On a recent Saturday at The Summit, party-goers gathered to celebrate the anniversary of the Columbus dance party that goes "thump" in the night.

On a recent Saturday at The Summit, party-goers gathered to celebrate the anniversary of the Columbus dance party that goes “thump” in the night.

The brainchild of Night Mode Sound System (Noel Hackman, Josh Knell and Ethan Schaeffer), the group’s signature event celebrated its first year of partying with trancy soundscapes, pulsating beats and the promise of even more madness for its faithful following of night owls in 2015. Those pending plans include a show at Strongwater Food and Spirits, and local heavy-hitter DJ Moxy Martinez and James Nasty of Baltimore, Maryland, slated to spin on Jan. 9.

It felt like a good sign when the first woman we saw as we approached the venue was donning sparkly knee socks and a pair of white shorts featuring Steve Buscemi’s face. The Summit, with its dark walls and dive-y interior, created the perfect backdrop for Night Mode’s dirty underground M.O. The only light came from the four glowing vertical bulbs positioned behind the decks on stage and the haphazardly strewn Christmas lights behind the bar. Though I’d seen Night Mode Sound System make cameos at events like For All Mankind Tuesdays at Level Dining Lounge and Toothpaste at MINT Art Collective, the venue where the dance party was born clearly served it best.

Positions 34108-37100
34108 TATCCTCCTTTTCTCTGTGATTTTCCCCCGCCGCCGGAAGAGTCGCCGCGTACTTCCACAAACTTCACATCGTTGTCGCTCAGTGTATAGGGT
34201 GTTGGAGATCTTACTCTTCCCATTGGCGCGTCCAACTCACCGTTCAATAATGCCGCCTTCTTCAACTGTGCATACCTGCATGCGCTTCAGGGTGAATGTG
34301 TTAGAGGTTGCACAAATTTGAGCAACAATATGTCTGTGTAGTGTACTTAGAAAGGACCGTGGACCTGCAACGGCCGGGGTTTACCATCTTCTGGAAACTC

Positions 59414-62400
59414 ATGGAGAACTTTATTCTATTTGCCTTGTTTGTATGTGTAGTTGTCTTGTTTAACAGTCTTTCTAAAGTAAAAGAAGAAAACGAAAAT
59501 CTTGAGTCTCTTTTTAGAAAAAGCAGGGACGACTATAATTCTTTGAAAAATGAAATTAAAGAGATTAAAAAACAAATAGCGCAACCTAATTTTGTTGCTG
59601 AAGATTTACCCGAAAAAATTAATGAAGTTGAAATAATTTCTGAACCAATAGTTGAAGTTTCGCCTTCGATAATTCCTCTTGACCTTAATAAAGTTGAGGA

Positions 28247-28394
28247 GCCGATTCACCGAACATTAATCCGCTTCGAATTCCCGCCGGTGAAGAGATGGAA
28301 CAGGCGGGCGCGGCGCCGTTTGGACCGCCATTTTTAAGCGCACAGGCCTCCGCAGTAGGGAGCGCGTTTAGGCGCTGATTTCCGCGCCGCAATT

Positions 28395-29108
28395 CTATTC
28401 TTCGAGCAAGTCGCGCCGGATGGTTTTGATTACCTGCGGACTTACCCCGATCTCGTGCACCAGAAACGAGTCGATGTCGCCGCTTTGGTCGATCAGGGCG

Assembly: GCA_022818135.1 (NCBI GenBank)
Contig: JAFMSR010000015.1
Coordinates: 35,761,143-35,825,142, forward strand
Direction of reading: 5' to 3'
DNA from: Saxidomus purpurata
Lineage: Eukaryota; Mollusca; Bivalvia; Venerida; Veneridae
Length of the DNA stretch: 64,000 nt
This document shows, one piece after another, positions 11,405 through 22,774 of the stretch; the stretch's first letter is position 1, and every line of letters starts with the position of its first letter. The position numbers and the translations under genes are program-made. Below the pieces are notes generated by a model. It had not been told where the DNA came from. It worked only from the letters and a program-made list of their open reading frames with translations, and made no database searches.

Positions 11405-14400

Local techno duo Funerals was already on stage delivering a pounding set of moody beats. The darkly tinged electronic soundscapes filling the room could have doubled as an intensifying horror movie score.

Even though it was early in the night, the dance floor was already becoming lively. One man in a black vest, face paint and ripped Levis took over a third of the dance floor, spinning in circles and flailing his arms. He only seemed to stop for bathroom breaks and the occasional drink of water. He drew as many dancers to the floor as he alienated with his unpredictable movements.

Next up was Night Mode Sound System, filling The Summit with its progressive and grimy sounds. By this time, the venue was getting crowded. Kingdom (Los Angeles) played last, saving his ominously heavy dance beats to close the night. If Night Mode’s one-year anniversary party at The Summit is any indication of the year to come, bring on 2015.

Downtown Abbey is a nightlife column that covers everything from drag to magic shows, the club scene to fetish parties. It runs every other week.